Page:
Year after year, January 1st comes with a bunch of irresistible, lofty ideas. Dropping several pounds, getting some exercise, spending more time with your family. Does that sound like you?
So far so good. But let’s fast-forward to February. Science says it takes over two months to break an old habit, let alone master something new, but you gave up even before that could take place. So you’re back where you’d started — except for an extra load of disappointment and an awkward sense of failure.
This pattern may have you thinking you’re simply one lazy, unmotivated individual unable to live up to your own intentions. But nothing could be farther from the truth. You just belong to 90% of Americans that make New Year’s resolutions but are unable to follow through.
The dawn of the New Year is when things start to get emotional and you tend to revisit everything that makes you upset. Speaking of your career, there are many things you may feel tempted to do.
However, making career-related New Year’s resolutions is a tricky business that can backfire in ways that we don’t even realise.
Many people commit to them expecting a career boost. But often the opposite is often the case — they may lead us down the wrong path and end up as a bittersweet spot on one’s career trajectory.
Let’s now explore the most frequent turn-of-the-year scenarios and dispel any doubts that New Year’s resolutions are relics of the past.
New year, new career? Hold on for a bit.
Calling your boss up on New Year’s Eve and leaving an abusive voicemail about where they can stick their job is one of the worst New Year’s resolutions you can ever make. You’re led solely by negative emotions, leaving sound judgement out of the game.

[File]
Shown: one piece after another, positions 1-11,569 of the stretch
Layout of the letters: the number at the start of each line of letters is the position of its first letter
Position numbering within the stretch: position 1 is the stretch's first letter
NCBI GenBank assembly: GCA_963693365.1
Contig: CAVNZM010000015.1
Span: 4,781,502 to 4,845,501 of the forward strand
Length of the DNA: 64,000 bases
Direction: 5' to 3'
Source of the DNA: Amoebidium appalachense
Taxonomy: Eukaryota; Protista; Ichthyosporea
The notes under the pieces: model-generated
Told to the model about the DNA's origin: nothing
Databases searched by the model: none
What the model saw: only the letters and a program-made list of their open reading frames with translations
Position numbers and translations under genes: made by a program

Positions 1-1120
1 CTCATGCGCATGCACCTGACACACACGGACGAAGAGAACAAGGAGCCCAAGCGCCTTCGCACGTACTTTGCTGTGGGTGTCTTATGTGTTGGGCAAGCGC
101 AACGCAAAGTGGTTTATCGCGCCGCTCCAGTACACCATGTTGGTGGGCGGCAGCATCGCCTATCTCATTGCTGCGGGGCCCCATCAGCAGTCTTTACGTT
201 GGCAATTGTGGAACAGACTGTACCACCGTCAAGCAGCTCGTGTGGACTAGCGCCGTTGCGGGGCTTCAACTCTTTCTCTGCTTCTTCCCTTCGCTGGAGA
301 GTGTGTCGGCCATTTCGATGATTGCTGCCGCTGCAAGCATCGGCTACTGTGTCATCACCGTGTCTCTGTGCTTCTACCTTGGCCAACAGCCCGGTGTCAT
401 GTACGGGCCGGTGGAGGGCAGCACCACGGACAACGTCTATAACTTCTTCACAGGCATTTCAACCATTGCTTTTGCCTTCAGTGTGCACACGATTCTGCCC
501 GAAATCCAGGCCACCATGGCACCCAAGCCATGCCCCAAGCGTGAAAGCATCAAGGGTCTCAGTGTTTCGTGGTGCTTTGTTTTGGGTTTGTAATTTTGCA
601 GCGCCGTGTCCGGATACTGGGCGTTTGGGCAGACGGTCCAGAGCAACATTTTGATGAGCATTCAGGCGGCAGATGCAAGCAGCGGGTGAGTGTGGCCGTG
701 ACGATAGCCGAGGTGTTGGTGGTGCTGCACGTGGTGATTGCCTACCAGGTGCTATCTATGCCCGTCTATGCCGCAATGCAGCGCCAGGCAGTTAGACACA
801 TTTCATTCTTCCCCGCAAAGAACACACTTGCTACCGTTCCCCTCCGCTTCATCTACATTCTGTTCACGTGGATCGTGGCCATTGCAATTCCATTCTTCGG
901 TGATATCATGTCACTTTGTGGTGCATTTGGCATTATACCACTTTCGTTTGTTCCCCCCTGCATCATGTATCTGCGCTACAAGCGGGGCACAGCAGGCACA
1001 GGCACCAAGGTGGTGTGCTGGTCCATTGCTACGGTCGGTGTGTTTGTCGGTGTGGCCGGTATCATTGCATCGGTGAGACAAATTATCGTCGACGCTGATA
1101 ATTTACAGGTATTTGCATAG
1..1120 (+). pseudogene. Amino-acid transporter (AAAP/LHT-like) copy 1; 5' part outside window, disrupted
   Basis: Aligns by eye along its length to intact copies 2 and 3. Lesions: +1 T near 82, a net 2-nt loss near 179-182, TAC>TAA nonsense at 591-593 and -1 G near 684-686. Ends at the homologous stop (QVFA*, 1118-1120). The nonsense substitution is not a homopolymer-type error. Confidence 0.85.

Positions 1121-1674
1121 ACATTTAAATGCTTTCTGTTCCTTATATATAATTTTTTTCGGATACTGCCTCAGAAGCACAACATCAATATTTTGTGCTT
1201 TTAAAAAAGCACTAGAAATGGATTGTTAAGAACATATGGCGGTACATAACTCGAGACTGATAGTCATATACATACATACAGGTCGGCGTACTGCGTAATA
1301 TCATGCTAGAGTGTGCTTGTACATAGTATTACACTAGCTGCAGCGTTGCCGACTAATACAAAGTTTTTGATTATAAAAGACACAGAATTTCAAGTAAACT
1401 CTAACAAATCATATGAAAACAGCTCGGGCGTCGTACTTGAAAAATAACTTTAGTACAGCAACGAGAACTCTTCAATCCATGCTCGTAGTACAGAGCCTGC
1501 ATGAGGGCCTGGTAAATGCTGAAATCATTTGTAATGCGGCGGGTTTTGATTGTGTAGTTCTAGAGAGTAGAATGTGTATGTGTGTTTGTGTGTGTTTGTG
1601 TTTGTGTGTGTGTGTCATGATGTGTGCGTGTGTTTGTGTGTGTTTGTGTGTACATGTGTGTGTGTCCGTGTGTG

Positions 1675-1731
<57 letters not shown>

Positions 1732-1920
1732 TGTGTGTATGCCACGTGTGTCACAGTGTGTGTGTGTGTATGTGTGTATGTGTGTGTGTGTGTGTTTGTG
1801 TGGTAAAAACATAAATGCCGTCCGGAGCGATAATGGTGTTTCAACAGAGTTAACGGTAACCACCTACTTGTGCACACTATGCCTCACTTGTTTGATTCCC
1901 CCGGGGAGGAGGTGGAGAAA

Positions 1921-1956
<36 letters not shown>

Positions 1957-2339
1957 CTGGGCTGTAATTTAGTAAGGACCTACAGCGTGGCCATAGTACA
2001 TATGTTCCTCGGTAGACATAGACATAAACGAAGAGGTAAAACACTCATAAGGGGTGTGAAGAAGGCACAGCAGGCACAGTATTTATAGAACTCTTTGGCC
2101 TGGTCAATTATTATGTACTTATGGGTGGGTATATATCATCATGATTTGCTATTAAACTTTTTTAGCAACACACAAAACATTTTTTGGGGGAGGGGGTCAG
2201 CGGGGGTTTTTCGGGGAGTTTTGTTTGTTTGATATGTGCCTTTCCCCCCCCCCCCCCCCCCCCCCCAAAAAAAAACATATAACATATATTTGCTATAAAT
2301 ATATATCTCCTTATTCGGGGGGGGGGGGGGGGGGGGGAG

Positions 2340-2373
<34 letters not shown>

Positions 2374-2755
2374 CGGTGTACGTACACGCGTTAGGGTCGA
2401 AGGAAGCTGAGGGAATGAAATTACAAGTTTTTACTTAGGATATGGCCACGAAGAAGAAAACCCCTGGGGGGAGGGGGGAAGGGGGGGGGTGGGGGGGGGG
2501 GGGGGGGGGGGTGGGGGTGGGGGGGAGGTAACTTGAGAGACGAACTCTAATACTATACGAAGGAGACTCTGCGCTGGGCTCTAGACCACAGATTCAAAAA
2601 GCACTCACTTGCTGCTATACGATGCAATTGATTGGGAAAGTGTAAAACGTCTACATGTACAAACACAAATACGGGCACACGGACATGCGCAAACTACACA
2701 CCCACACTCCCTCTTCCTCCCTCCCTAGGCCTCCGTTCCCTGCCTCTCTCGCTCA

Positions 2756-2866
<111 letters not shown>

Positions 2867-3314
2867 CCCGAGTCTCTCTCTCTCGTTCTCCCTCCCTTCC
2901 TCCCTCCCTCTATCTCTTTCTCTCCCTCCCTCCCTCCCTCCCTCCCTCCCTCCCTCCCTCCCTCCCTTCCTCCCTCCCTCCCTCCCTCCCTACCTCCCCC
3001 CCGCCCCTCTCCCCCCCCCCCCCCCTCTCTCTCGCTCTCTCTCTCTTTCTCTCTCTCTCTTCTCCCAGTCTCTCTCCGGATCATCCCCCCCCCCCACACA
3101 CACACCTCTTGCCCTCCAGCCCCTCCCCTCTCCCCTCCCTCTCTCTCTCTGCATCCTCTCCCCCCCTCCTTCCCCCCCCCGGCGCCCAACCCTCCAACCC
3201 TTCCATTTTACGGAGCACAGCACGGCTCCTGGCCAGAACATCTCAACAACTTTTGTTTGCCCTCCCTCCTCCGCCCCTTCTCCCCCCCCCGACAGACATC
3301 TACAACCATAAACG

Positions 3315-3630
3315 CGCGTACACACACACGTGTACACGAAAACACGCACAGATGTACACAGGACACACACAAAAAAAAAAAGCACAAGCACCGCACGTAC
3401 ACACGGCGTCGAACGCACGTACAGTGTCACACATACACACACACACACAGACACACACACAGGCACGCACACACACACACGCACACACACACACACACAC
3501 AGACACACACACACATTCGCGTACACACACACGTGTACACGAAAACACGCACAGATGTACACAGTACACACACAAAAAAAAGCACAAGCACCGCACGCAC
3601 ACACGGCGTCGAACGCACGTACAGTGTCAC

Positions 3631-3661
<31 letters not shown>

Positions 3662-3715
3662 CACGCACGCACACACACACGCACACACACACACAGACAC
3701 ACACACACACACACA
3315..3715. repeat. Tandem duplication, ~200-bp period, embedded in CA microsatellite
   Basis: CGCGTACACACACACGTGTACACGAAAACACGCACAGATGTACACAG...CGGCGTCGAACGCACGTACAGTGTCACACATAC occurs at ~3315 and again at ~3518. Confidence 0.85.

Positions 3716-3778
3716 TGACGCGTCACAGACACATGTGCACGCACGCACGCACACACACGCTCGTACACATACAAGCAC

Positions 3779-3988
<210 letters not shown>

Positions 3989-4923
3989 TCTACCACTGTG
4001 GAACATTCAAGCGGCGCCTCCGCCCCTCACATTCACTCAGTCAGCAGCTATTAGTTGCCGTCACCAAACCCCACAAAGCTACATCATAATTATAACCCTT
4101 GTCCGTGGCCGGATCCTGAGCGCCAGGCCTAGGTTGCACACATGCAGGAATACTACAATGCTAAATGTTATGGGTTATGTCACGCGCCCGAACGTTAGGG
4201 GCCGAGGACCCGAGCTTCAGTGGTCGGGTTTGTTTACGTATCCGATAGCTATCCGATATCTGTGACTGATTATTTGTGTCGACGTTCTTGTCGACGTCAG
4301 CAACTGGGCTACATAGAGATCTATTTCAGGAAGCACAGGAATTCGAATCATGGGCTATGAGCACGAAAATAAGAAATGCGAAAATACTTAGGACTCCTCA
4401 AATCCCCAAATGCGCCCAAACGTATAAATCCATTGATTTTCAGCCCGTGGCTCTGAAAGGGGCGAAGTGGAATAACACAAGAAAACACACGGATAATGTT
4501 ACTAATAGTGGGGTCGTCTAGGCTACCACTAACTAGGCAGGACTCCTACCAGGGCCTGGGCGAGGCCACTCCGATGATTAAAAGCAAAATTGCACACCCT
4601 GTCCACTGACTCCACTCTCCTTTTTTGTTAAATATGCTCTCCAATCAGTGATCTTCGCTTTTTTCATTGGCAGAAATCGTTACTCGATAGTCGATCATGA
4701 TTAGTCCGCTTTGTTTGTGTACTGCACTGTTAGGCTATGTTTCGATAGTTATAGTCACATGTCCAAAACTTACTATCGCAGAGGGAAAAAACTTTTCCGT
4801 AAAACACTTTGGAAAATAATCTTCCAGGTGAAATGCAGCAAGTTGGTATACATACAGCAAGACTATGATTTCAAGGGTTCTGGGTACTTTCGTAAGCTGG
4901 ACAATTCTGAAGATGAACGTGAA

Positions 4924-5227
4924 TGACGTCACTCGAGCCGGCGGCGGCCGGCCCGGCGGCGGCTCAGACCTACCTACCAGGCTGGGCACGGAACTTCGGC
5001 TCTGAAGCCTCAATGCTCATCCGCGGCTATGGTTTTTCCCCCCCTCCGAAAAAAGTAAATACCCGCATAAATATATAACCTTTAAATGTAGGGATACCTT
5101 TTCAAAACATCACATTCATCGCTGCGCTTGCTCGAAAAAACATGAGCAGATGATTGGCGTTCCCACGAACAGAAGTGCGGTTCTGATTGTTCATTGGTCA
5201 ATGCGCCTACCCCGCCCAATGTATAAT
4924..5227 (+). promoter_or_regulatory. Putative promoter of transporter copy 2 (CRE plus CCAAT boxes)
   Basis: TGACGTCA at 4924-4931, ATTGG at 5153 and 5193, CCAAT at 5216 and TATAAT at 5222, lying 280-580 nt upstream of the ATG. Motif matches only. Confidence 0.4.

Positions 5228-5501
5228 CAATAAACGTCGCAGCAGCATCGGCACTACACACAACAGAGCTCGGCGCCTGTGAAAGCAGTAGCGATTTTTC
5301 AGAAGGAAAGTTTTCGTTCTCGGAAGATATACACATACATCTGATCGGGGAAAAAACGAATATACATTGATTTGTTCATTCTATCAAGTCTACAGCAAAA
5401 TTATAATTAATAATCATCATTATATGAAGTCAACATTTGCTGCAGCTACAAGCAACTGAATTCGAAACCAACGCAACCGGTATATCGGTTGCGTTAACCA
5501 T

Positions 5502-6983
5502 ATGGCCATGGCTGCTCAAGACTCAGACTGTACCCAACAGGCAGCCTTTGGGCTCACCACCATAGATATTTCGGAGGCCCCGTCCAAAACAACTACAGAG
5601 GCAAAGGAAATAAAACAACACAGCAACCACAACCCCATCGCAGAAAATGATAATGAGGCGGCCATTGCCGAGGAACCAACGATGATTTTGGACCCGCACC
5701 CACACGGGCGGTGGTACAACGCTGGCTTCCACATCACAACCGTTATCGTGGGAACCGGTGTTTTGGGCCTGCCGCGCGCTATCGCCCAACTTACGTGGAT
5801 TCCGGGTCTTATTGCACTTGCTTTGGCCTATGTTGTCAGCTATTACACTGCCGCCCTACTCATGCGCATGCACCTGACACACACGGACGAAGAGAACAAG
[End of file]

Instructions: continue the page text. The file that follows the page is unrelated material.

Whichever method you choose to say goodbye to your employer, quitting your job over the festive period is definitely not a good idea. Especially if you don’t have a new job to go to in January.
It’s a real challenge because you’ve spent a lot on Christmas presents and your bank account is probably looking rather empty. Also, there’s going to be thousands of people looking to change jobs after the Christmas period, which means the competition for virtually any position is going to be tougher than ever.
Even if you’re really frustrated about your current job, don’t throw away everything you’ve got. It takes time to figure out what’s best for you and avoid constant job hopping at the same time.
Avoid replacing informed decisions by impulsive behavior. Explore new career paths in a systematic manner, weighing the pros and cons of each.
Are you sure you deserve a promotion?
Don’t get me wrong. Striving to get promoted is a positive thing. But turning it into a career resolution won’t get you anywhere.
Why? If you get one, it might be just a coincidence. And if you don’t, you might see yourself— once again — as a failure.
Here’s what to do instead. In the real world, changes happen in small steps over time. Set attainable goals that will help you advance your career and get more recognition in a natural way. Take on more responsibility, network with other industry professionals and get some specialised training.
By building up your arsenal of skills and experience, you’ll become a better candidate for that promotion. This may sound boring, but just keep doing what you’re doing and be proud of your work.
You’re right on track to get promoted — in due time. Just wait for it.
My best tips for keeping your New Year’s resolutions… Don’t keep any, let them go. Time is not like a pizza that can be sectioned off into pieces; it’s the whole uncut pie.
Dan Hensley via Quora
More money or else you quit?
Maybe you think the New Year is a good reason for a better salary. But chances are your employer doesn’t. So why risk staining your relationship when you can do better?
When it comes to salary negotiations, timing is everything. It can influence whether you’ll be rewarded or not. Salaries usually change only once a year and the negotiations need to take place before that happens.
If you feel you need a pay rise, get ready to talk to your boss first. You’ll need to back up the claim why you want more money for what you do.
Generally, there are only two situations when it’s safe to ask for an instant paycheck bump. You must either be an outstanding performer or work in a highly competitive industry like finance or tech that are particularly raise-friendly.
Specific goals can make us miss the bigger picture.
Here’s the story:
Back in the 1960s, Ford Motor Company noticed that small and affordable vehicles were beginning to boom in popularity.